Fish-Killing Parasite Forces Yellowstone River Closure

Dead whitefish line the Yellowstone River in Montana (Photo courtesy Montana Fish, Wildlife and Parks)


BOZEMAN, Montana, August 29, 2016 (ENS) – A fish kill caused by a microscopic parasite prompted Montana wildlife officials to shut down 175 miles of the Yellowstone River and its tributaries to recreation last week. The unprecedented move was taken to prevent a parasite that causes kidney disease in fish from spreading to other rivers, or south into Yellowstone National Park.

Tetracapsuloides bryosalmonae is a myxozoan parasite of salmonid fishes. It causes proliferative kidney disease, one of the most serious parasitic diseases of salmon populations in Europe and North America.

Dead whitefish line the Yellowstone River in Montana, August 2016 (Photo courtesy Montana Fish, Wildlife and Parks)

The disease has been documented previously in two isolated locations in central Montana over the past 20 years. Recent outbreaks have occurred in Washington, Oregon and Idaho, and it is known to occur in Canada and Europe as well.

Other factors – high water temperatures, low stream flows and recreational stressors – in concert with this infection increase fish mortality. Environmental conditions overall on the Yellowstone River have been poor in terms of both flows and temperature, state officials say.

On August 19, FWP implemented a complete closure to all water-based recreation on the Yellowstone River and its tributaries from Yellowstone National Park’s northern boundary in Gardiner to the Highway 212 bridge in Laurel.

“The decision to close the river was not taken lightly,” said FWP in a statement.

FWP Director Jeff Hagener said the decision to close the river came after weighing “the totality of the circumstances and risk to the fishery.”

“We recognize that this decision will have a significant impact on many people. However, we must act to protect this public resource for present and future generations,” Hagener said in a statement.

“A threat to the health of Montana’s fish populations is a threat to Montana’s entire outdoor economy and the tens of thousands of jobs it sustains,” said Governor Steve Bullock.

Montana’s outdoor recreation economy is responsible for more than 64,000 Montana jobs and nearly $6 billion in yearly economic activity.

“We must be guided by science,” said the governor. “Our state cannot afford this infectious disease to spread to other streams and rivers, and it’s my responsibility to do everything we can to stop this threat in its tracks and protect Montana jobs and livelihoods.”

The closure is intended to limit the chance the parasite will spread to adjacent rivers through boats, tubes, waders and other human contact and minimize further mortality in all fish species.

Removing human activity in the area noted also allows fish to take refuge in pools without additional stressors giving them the best chance of survival.

FWP understands this decision has and will have a tremendous impact on local communities, businesses and visitors.

The final decision came from Montana’s Fish and Wildlife Commission, with support from Governor Steve Bullock.

Governor Bullock Friday activated the Department of Labor and Industry’s Rapid Response Unit to provide resources, training and information to Montanans impacted by the recent closure of the Yellowstone River.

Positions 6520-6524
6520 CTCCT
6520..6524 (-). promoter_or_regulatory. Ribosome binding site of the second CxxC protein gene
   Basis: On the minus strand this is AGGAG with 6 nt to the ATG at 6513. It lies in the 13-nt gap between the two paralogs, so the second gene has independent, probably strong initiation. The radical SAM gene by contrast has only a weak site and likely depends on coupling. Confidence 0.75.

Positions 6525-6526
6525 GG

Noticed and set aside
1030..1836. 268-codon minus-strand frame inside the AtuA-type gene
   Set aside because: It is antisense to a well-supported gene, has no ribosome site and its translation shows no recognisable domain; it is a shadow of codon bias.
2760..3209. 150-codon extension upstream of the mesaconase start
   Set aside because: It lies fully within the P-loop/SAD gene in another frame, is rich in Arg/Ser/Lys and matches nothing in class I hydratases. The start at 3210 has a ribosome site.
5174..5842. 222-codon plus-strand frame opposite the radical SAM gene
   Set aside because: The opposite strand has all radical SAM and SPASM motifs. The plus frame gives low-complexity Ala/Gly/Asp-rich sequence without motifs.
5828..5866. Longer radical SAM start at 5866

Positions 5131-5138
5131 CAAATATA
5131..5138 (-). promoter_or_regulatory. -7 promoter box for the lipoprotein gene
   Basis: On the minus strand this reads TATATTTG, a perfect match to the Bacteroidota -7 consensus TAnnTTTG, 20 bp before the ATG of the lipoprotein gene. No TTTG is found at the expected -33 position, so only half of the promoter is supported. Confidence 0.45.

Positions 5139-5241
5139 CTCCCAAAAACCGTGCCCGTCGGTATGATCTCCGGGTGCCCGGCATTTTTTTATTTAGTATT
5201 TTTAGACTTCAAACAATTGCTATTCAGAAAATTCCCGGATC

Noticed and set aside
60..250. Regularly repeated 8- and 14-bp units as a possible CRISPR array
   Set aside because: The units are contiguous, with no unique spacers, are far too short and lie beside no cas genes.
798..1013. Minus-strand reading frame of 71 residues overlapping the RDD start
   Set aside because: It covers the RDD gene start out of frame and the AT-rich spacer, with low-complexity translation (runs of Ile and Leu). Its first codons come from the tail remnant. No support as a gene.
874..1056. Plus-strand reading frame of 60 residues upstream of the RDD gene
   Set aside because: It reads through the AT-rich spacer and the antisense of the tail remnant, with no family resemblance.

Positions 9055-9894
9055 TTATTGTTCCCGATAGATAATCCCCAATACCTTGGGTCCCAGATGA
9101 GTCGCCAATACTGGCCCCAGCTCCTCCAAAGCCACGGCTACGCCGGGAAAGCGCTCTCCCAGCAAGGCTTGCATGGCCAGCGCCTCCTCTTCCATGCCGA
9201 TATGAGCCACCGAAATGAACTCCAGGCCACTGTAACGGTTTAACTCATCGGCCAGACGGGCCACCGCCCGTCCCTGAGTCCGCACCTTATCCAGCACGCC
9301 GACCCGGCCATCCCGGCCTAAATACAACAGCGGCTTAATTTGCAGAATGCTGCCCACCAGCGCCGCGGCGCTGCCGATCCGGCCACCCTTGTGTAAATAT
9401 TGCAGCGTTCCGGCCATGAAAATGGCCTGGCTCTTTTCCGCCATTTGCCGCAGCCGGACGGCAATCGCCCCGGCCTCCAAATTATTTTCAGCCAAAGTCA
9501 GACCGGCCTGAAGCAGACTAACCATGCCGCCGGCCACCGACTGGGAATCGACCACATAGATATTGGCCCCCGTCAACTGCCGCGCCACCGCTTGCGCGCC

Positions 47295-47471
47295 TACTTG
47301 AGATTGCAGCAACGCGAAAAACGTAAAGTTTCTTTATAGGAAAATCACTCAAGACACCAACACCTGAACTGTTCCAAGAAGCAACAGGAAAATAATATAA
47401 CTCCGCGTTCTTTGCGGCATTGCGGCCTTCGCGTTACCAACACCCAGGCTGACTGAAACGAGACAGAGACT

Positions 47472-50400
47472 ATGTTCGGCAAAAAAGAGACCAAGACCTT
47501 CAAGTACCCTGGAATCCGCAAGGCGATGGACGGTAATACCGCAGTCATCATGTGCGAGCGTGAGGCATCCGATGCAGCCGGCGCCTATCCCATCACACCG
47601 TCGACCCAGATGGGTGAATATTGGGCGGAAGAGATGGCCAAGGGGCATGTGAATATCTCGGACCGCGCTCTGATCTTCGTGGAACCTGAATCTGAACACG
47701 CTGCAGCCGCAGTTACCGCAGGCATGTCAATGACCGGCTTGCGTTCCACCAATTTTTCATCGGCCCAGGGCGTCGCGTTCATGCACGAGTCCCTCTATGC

The Rapid Response Unit, created through the Dislocated Worker Program, will hold a public information meeting Monday, August 29 at the Yellowstone Pioneer Lodge in Livingston. The meeting is free and open to the public.

Montana Fish, Wildlife and Parks began surveying the Yellowstone River on August 12 after receiving reports of numerous dead mountain whitefish.

Crews paid close attention to the hardest hit area – the stretch of the Yellowstone from Emigrant to Springdale.

To date, officials have counted more than 4,000 dead whitefish and a small numbers of other species including rainbow trout, Yellowstone cutthroat, longnose suckers, sculpin, and longnose dace.

Montana Fish, Wildlife and Parks has confirmed the fish kill as far upstream as near the border of Yellowstone National Park to Grey Bear Fishing Access Site – nearly 100 river miles.

Samples collected of live, dying and dead fish on numerous main stem floats since August 13 were sent to, and have been processed by the U.S. Fish and Wildlife Service Bozeman Fish Health Center.

Initial tests results on whitefish which came back late last week indicate the catalyst for the fish kill is Proliferative Kidney Disease.
This disease can have devastating effects on whitefish and trout.

In recent results, the one Yellowstone cutthroat found dead also tested positive. Other testing continues; results will be posted as they become available.

As an agency, FWP has no intent to keep the river closed any longer than necessary. FWP is doing everything it can to get the information needed to make the right decisions considering the health of the river while making sure all those affected by this closure are kept in mind and informed.

At the same time, there are no set criteria for reopening the river as this is an unprecedented event. “This is a fluid situation and there is the possibility to evaluate the reopening of different segments and to some recreational uses as we gather more information,” FWP said.

Formal evaluation of the closure will take place at least every three days using the latest data and testing results.

The parasite associated with this fish kill has not been shown to cause health problems in humans, birds, dogs and other mammals. But, bacteria and other harmful materials associated with decomposing fish could sicken pets. FWP is urging the public to keep pets out of contact with fish carcasses along the banks of the Yellowstone River.

Copyright Environment News Service (ENS) 2016. All rights reserved.


Continue Reading